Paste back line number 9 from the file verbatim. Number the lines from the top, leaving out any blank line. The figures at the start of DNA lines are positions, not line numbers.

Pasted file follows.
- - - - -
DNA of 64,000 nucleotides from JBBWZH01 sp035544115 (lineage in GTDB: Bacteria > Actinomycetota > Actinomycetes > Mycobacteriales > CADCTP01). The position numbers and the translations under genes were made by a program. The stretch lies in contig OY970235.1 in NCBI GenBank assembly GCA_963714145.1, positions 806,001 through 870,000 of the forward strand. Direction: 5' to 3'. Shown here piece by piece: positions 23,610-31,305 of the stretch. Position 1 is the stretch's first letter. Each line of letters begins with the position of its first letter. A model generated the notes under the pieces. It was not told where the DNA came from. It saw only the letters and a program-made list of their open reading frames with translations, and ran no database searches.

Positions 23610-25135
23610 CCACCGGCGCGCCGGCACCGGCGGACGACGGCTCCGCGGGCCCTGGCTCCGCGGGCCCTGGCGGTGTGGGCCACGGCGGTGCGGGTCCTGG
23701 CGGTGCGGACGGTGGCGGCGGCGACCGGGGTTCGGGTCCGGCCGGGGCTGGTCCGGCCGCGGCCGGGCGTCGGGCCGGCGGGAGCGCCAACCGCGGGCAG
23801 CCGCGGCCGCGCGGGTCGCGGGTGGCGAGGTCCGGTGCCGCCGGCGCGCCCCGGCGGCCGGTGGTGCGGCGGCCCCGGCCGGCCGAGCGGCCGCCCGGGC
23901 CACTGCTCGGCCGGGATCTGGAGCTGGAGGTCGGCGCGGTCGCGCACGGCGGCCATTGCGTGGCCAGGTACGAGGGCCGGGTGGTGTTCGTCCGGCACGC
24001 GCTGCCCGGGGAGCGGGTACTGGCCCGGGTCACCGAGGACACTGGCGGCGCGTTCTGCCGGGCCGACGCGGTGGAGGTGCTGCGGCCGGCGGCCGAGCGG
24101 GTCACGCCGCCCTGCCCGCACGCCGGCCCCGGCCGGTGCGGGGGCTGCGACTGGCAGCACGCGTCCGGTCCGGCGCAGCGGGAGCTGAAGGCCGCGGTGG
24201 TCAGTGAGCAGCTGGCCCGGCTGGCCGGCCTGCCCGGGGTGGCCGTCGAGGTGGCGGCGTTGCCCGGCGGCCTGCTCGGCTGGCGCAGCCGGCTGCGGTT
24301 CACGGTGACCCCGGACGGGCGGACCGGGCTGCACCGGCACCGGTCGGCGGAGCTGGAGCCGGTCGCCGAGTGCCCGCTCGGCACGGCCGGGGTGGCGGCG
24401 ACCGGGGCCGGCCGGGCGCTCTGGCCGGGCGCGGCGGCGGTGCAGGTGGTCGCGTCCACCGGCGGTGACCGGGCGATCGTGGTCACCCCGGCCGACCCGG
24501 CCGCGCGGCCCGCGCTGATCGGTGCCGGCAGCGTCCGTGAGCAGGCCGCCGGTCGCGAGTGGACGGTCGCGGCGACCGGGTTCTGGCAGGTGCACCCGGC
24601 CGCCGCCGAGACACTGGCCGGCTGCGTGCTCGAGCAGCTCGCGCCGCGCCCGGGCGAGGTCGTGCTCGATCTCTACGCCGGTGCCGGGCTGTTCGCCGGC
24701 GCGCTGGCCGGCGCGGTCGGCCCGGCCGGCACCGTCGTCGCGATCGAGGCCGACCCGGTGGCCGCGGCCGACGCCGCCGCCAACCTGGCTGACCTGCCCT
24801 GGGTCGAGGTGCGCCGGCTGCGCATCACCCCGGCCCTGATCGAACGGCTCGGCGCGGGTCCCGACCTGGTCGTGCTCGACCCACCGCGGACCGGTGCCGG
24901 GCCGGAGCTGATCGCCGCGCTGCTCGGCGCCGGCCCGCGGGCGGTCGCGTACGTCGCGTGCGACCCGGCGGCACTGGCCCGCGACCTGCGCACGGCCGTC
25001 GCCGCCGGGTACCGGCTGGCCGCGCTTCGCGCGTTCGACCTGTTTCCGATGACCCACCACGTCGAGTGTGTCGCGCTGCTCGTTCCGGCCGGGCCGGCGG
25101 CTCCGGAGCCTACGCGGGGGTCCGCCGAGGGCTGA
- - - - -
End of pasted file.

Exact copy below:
24201 TCAGTGAGCAGCTGGCCCGGCTGGCCGGCCTGCCCGGGGTGGCCGTCGAGGTGGCGGCGTTGCCCGGCGGCCTGCTCGGCTGGCGCAGCCGGCTGCGGTT